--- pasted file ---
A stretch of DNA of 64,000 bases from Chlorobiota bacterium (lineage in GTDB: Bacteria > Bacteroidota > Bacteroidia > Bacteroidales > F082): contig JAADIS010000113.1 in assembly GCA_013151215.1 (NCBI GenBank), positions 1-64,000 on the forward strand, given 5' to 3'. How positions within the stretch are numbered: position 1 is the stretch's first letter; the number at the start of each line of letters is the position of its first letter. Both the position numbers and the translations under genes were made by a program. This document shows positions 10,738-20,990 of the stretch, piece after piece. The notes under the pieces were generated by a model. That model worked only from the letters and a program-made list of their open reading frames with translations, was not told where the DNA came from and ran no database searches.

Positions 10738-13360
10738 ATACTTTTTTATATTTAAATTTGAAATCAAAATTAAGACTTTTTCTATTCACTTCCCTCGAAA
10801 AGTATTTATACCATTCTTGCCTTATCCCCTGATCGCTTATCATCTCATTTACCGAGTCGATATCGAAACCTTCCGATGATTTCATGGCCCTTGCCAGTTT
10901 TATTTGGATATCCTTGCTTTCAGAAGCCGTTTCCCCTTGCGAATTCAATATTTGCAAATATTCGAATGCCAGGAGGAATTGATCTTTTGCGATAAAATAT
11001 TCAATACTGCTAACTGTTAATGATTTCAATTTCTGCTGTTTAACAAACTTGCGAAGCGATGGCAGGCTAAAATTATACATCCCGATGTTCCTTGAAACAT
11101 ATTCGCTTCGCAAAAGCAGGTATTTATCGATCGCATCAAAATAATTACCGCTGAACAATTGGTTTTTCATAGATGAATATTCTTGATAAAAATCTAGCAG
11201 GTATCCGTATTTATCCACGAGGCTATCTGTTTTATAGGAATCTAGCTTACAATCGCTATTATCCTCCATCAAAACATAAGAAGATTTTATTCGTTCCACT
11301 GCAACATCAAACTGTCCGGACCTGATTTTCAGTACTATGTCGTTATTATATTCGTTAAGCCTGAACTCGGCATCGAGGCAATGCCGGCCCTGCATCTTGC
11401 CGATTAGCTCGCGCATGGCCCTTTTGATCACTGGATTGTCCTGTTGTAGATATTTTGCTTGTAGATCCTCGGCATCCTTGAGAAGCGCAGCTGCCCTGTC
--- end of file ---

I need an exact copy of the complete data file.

A stretch of DNA of 64,000 bases from Chlorobiota bacterium (lineage in GTDB: Bacteria > Bacteroidota > Bacteroidia > Bacteroidales > F082): contig JAADIS010000113.1 in assembly GCA_013151215.1 (NCBI GenBank), positions 1-64,000 on the forward strand, given 5' to 3'. How positions within the stretch are numbered: position 1 is the stretch's first letter; the number at the start of each line of letters is the position of its first letter. Both the position numbers and the translations under genes were made by a program. This document shows positions 10,738-20,990 of the stretch, piece after piece. The notes under the pieces were generated by a model. That model worked only from the letters and a program-made list of their open reading frames with translations, was not told where the DNA came from and ran no database searches.

Positions 10738-13360
10738 ATACTTTTTTATATTTAAATTTGAAATCAAAATTAAGACTTTTTCTATTCACTTCCCTCGAAA
10801 AGTATTTATACCATTCTTGCCTTATCCCCTGATCGCTTATCATCTCATTTACCGAGTCGATATCGAAACCTTCCGATGATTTCATGGCCCTTGCCAGTTT
10901 TATTTGGATATCCTTGCTTTCAGAAGCCGTTTCCCCTTGCGAATTCAATATTTGCAAATATTCGAATGCCAGGAGGAATTGATCTTTTGCGATAAAATAT
11001 TCAATACTGCTAACTGTTAATGATTTCAATTTCTGCTGTTTAACAAACTTGCGAAGCGATGGCAGGCTAAAATTATACATCCCGATGTTCCTTGAAACAT
11101 ATTCGCTTCGCAAAAGCAGGTATTTATCGATCGCATCAAAATAATTACCGCTGAACAATTGGTTTTTCATAGATGAATATTCTTGATAAAAATCTAGCAG
11201 GTATCCGTATTTATCCACGAGGCTATCTGTTTTATAGGAATCTAGCTTACAATCGCTATTATCCTCCATCAAAACATAAGAAGATTTTATTCGTTCCACT
11301 GCAACATCAAACTGTCCGGACCTGATTTTCAGTACTATGTCGTTATTATATTCGTTAAGCCTGAACTCGGCATCGAGGCAATGCCGGCCCTGCATCTTGC
11401 CGATTAGCTCGCGCATGGCCCTTTTGATCACTGGATTGTCCTGTTGTAGATATTTTGCTTGTAGATCCTCGGCATCCTTGAGAAGCGCAGCTGCCCTGTC